A FRACTAL VILLAGE

Enclosed, infinite, resilient architecture, inner courtyard, flood plain

The project is inspired by the concept of enclosure, designed as a boundary between the interior and exterior, between inside and outside, between a chaotic city and an inner, sheltered courtyard. The system behind the layout of the village is inspired by a fractal formula, the Cantor function (Georg Cantor 1845-1918), which represents an example of a continuous function that grows to infinity. It is a system of expansion which, although unlimited, does not proceed in a linear fashion. On the contrary, it develops on the basis of centrality and takes the name of "Cantor dust"[1]. Applied to architecture, the mathematical principle highlights an unlimited expansion of the city, at the same time retaining the architectural element of the courtyard. The latter, which is a part of our tradition, in this case takes on extreme conditions to reach the size of a metropolis. Above all, however, the wall becomes an element that protects the living space from any flooding, which occurs increasingly in our country and is often the result of heavy rain or overflowing rivers. In fact, along the perimeter of the enclosure is a drainage system for waste and rain water, which passes through a purification plant into a large underground storage tank beneath the homes inside the actual enclosure.  Once the water has been purified, it may be used by the village residents. Inside the enclosure, the space is protected and also contains a specific drainage system for both green and paved areas. Each basic enclosure contains four homes arranged in the four corners, 1.5 metres above ground level.

This expedient aims to protect the homes in the event of flooding, while allowing the courtyard to be admired as it transforms into a lake. The expansion of the enclosure will see an exponential increase in the size of the courtyard to 16 homes, and subsequently to 32, then 64 and so on. Each house measures 100 sqm and contains two bathrooms, three bedrooms, a dining-kitchen and a living room. The external wall enters the interior of each individual house and transforms into an element that divides the domestic spaces.  The cold-pressed steel structure can be covered in various materials.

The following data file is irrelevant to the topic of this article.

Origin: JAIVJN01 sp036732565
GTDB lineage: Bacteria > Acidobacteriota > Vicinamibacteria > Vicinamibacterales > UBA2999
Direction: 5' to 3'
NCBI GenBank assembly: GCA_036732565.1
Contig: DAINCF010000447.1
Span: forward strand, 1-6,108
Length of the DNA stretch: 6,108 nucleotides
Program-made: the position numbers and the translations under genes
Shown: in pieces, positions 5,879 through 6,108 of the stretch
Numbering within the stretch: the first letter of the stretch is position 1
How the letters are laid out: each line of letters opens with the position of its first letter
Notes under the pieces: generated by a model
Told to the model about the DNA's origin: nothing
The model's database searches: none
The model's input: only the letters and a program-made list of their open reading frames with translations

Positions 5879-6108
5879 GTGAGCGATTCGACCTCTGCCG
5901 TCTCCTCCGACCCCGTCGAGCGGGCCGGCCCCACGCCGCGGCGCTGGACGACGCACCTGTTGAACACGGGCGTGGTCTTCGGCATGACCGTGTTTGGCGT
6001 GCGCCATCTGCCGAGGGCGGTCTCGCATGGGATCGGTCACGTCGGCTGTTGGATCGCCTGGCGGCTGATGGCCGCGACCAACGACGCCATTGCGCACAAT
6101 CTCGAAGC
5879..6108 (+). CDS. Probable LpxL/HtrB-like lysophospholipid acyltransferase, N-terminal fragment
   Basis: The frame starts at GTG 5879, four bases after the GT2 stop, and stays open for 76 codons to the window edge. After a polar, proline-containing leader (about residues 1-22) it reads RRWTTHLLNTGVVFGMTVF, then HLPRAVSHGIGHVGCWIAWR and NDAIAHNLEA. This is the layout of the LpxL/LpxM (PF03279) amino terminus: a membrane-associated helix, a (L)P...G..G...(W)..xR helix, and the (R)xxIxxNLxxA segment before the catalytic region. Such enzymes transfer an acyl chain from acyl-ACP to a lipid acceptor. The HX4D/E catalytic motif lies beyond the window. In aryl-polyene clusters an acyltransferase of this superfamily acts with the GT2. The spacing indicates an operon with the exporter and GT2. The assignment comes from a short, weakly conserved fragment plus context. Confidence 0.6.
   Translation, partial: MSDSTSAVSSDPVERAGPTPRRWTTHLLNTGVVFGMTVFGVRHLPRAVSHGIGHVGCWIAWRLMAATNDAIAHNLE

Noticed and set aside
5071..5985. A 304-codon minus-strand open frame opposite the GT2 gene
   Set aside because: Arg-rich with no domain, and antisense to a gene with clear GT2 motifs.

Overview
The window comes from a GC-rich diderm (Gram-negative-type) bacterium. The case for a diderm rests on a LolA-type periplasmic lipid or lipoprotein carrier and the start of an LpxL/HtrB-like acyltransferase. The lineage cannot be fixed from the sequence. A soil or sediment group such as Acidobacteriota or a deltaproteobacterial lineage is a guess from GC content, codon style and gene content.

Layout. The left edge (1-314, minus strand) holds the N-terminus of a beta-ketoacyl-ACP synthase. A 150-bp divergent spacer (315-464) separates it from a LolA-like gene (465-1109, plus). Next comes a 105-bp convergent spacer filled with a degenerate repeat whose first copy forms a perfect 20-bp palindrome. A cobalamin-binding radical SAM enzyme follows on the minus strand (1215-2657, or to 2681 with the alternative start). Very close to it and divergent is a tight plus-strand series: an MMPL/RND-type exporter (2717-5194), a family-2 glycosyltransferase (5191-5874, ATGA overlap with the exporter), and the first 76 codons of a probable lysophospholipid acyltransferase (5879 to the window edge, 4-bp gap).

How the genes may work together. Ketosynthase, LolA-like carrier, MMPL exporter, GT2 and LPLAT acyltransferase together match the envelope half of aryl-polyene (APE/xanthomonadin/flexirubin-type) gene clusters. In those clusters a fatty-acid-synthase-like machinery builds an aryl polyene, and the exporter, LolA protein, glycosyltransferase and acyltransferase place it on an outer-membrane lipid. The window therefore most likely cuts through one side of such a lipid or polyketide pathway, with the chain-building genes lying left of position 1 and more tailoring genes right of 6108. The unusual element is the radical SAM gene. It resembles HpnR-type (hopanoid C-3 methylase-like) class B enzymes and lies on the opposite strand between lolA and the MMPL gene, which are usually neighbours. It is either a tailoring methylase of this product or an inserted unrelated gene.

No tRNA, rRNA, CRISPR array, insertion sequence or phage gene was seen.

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[1] "Divide a given segment into three equal parts and remove the central part. Two segments remain: apply the same procedure to each one ad infinitum."The Cantor function is a continuous, increasing function (insofar as it is a uniform restriction of continuous functions), and is surjective from the interval [0, 1]. It is a restricted, but not absolutely continuous variation. It has a derivative of zero and is differentiable at every point other than on the Cantor set. It is, therefore, a constant function in every sub-interval of [0, 1,] which does not contain points of the Cantor set (the latter set measures zero], i.e. in the intervals of the (0.x1x2x3...xn022222..., 0.x1x2x3...xn200000...) type. Despite this, it is increasing (broadly speaking). The Cantor function, restricted to the Cantor set, is always continuous, growing and surjective on the interval [0, 1]: this implies that the Cantor set is uncountable. This function is useful to define a Peano curve, i.e. a curve that completely fills a square.

 

 



Architect:

Anna Rita Emili

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